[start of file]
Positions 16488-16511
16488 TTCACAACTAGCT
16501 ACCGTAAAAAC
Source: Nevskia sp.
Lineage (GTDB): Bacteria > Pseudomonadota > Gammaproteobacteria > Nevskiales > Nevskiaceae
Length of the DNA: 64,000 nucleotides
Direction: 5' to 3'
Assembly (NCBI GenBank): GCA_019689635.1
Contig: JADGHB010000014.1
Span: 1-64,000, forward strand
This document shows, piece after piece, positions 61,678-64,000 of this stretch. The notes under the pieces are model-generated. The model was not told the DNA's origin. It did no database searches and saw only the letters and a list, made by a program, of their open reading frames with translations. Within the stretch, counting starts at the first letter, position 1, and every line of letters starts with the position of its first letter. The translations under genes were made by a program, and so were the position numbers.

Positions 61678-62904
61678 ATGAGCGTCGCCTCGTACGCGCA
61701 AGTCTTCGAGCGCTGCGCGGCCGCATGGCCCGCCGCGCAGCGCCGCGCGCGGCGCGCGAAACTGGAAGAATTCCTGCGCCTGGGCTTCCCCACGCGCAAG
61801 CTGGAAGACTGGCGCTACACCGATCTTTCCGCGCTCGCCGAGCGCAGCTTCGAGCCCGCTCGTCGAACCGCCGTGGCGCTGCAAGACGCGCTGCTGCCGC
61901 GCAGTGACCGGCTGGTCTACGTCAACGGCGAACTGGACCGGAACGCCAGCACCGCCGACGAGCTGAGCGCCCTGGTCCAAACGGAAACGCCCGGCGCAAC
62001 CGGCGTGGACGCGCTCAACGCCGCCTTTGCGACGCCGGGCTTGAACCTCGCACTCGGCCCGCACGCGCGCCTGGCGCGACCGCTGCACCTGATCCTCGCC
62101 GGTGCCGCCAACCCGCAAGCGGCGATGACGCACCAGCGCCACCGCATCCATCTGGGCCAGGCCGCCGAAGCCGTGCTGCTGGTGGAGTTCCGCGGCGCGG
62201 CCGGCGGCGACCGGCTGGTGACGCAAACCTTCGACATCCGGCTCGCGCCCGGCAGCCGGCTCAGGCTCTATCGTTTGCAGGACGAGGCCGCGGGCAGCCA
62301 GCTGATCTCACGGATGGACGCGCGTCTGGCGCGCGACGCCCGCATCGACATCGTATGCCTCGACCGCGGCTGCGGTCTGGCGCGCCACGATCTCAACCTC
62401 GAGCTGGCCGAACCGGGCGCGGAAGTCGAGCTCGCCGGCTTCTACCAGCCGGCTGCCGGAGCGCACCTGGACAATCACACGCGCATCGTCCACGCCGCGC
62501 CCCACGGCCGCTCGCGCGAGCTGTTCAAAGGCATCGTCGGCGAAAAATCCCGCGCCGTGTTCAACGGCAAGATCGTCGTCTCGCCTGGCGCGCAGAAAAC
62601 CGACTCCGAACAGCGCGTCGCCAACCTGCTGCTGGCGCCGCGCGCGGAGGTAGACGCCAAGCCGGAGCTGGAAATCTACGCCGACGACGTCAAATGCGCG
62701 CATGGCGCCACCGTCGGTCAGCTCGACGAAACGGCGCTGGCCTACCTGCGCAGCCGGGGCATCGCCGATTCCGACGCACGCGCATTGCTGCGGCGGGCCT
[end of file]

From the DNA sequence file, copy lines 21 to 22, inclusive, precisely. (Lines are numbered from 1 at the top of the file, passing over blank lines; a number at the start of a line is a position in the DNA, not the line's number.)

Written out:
62401 GAGCTGGCCGAACCGGGCGCGGAAGTCGAGCTCGCCGGCTTCTACCAGCCGGCTGCCGGAGCGCACCTGGACAATCACACGCGCATCGTCCACGCCGCGC
62501 CCCACGGCCGCTCGCGCGAGCTGTTCAAAGGCATCGTCGGCGAAAAATCCCGCGCCGTGTTCAACGGCAAGATCGTCGTCTCGCCTGGCGCGCAGAAAAC